Location

Schewel Hall Room 232

Access Type

Event

Presentation Type

Oral Presentation

Event Website

http://www.lynchburg.edu/academics/red-letter-day/student-scholar-showcase/

Start Date

6-4-2016 3:00 PM

End Date

6-4-2016 3:15 PM

Abstract

This study examined the impact of different forms of social media on the response to cyber victimization. Via Survey Monkey®, participants viewed a hypothetical post on either Twitter, Facebook, or Instagram. This post mimicked a cyberbullying scenario that targeted the victim’s weight. Participants were asked to consider a number of different responses to the cyber victimization including: severity of bullying, behavioral response (e.g. liking, sharing, blocking, etc.), emotional responses, and coping strategies. They also completed measures of empathy and cyber victimization experience. They were grouped into one of two cyber victimization groups: history of less victimization vs. more victimization. Results suggested that the Facebook post was perceived as more severe than posts on Twitter or Instagram. Individuals also reported that they would be significantly more likely to engage in behaviors that encourage the continuation of cyberbullying on Instagram than on Twitter. Those who had experienced cyber victimization more often reported feeling less empathy towards others. Finally, individuals who had been victimized less often reported likely use of maladaptive coping strategies in response to the hypothetical cyberbullying scenario.

Faculty Mentor

Dr. Alisha R. Marciano

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Apr 6th, 3:00 PM Apr 6th, 3:15 PM

Emotional Responses and Coping Strategies Associated with Cyber Victimization via Social Media

Schewel Hall Room 232

This study examined the impact of different forms of social media on the response to cyber victimization. Via Survey Monkey®, participants viewed a hypothetical post on either Twitter, Facebook, or Instagram. This post mimicked a cyberbullying scenario that targeted the victim’s weight. Participants were asked to consider a number of different responses to the cyber victimization including: severity of bullying, behavioral response (e.g. liking, sharing, blocking, etc.), emotional responses, and coping strategies. They also completed measures of empathy and cyber victimization experience. They were grouped into one of two cyber victimization groups: history of less victimization vs. more victimization. Results suggested that the Facebook post was perceived as more severe than posts on Twitter or Instagram. Individuals also reported that they would be significantly more likely to engage in behaviors that encourage the continuation of cyberbullying on Instagram than on Twitter. Those who had experienced cyber victimization more often reported feeling less empathy towards others. Finally, individuals who had been victimized less often reported likely use of maladaptive coping strategies in response to the hypothetical cyberbullying scenario.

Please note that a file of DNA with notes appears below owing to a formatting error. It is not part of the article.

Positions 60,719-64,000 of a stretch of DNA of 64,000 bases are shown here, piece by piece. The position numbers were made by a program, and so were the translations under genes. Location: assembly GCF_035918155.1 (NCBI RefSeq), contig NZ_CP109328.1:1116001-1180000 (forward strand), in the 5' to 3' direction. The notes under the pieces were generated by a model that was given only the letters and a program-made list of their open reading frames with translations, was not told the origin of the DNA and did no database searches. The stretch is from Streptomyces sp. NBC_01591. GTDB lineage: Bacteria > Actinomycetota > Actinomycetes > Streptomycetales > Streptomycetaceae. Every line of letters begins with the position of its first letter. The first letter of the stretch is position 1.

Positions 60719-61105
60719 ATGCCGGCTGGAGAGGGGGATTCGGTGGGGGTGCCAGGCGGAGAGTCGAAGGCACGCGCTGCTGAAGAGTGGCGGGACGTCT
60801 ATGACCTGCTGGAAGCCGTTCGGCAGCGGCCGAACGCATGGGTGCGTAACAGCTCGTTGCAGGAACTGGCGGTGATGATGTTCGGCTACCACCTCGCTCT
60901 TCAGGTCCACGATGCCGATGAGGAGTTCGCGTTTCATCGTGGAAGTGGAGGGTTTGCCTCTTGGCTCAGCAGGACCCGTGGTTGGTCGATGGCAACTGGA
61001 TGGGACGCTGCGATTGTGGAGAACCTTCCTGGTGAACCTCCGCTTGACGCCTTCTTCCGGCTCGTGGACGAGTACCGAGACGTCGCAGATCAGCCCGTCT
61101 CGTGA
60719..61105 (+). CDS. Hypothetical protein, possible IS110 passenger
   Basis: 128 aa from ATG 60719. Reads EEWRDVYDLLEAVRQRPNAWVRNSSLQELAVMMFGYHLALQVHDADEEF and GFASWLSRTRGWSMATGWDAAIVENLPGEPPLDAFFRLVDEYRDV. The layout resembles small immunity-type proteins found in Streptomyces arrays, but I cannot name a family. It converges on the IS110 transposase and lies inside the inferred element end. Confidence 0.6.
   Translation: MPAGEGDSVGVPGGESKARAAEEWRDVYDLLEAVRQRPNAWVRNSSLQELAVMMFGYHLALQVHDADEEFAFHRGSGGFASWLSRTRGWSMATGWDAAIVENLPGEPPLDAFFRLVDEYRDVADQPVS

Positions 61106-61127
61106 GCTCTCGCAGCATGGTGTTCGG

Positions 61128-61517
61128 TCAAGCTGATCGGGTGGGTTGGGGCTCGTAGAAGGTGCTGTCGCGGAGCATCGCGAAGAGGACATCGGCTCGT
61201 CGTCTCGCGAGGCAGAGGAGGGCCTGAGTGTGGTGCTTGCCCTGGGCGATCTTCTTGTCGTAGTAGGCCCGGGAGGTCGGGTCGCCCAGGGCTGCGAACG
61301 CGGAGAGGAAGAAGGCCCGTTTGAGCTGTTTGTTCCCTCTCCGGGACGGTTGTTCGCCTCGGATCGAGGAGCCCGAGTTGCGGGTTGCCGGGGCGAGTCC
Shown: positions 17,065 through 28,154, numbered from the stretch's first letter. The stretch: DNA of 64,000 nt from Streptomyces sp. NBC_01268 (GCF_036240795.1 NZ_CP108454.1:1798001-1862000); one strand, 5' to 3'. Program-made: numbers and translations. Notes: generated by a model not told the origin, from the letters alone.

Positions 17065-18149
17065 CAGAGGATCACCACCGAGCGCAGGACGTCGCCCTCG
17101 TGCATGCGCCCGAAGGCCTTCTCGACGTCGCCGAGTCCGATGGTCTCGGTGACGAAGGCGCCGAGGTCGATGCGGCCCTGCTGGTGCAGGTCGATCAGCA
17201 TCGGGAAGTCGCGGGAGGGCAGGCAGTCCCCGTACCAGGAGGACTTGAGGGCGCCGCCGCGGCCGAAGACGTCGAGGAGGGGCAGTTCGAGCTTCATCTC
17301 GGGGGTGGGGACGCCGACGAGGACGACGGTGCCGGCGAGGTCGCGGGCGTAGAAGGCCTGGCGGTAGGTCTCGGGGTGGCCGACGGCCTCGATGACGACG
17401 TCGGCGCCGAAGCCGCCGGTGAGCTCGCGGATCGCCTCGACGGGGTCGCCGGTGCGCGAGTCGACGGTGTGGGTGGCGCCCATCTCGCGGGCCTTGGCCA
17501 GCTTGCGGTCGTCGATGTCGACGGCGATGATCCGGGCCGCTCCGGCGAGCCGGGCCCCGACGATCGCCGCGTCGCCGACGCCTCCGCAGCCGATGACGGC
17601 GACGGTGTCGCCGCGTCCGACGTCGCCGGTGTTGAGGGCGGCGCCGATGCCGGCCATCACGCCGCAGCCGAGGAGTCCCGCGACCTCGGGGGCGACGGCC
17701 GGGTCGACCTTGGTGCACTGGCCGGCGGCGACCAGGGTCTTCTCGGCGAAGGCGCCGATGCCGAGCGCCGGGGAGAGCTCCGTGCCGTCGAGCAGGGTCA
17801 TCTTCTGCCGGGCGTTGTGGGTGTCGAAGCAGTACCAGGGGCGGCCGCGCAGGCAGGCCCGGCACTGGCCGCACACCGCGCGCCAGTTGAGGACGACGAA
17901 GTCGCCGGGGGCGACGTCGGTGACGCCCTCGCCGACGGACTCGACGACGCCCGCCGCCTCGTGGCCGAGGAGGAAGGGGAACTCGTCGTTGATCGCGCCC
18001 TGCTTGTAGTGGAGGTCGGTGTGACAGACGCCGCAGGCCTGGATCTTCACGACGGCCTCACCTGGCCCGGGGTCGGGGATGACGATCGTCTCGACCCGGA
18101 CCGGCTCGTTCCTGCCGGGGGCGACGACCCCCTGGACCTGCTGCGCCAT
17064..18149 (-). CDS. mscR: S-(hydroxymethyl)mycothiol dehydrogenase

https://digitalshowcase.lynchburg.edu/studentshowcase/2018/presentations/103